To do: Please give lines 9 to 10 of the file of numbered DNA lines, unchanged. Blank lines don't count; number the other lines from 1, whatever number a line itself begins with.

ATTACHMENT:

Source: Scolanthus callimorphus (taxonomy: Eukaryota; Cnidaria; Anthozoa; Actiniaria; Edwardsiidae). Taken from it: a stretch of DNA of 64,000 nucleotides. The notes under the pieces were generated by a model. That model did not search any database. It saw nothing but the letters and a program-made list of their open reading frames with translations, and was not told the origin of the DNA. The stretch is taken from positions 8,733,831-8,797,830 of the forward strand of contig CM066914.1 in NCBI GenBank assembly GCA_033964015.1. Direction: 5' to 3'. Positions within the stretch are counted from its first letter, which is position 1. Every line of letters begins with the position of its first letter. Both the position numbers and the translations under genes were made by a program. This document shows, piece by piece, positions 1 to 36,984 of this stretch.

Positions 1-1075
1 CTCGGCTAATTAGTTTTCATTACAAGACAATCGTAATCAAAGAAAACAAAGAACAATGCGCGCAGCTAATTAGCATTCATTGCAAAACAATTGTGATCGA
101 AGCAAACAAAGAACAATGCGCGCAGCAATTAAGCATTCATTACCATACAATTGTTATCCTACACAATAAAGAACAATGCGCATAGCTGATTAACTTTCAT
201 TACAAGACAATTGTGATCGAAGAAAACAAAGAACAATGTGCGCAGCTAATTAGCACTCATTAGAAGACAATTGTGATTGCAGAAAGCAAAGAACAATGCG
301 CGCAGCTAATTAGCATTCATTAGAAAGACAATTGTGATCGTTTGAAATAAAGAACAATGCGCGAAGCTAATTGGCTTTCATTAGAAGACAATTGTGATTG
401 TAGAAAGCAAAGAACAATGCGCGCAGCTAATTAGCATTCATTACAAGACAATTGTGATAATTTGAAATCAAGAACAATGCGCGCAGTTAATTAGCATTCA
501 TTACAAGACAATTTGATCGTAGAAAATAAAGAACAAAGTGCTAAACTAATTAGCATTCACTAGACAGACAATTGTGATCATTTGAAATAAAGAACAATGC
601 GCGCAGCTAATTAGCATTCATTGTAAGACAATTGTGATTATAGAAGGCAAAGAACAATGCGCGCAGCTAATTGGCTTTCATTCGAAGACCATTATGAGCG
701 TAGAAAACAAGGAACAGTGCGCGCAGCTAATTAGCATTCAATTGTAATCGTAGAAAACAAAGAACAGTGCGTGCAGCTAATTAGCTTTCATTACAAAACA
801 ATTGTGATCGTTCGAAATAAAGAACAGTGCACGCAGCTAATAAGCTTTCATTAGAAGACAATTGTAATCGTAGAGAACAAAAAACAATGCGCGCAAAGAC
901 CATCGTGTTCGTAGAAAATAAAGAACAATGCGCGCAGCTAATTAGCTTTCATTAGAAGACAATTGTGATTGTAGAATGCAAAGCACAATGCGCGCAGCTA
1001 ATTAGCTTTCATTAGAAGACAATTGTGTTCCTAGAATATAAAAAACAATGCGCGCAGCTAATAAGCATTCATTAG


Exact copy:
601 GCGCAGCTAATTAGCATTCATTGTAAGACAATTGTGATTATAGAAGGCAAAGAACAATGCGCGCAGCTAATTGGCTTTCATTCGAAGACCATTATGAGCG
701 TAGAAAACAAGGAACAGTGCGCGCAGCTAATTAGCATTCAATTGTAATCGTAGAAAACAAAGAACAGTGCGTGCAGCTAATTAGCTTTCATTACAAAACA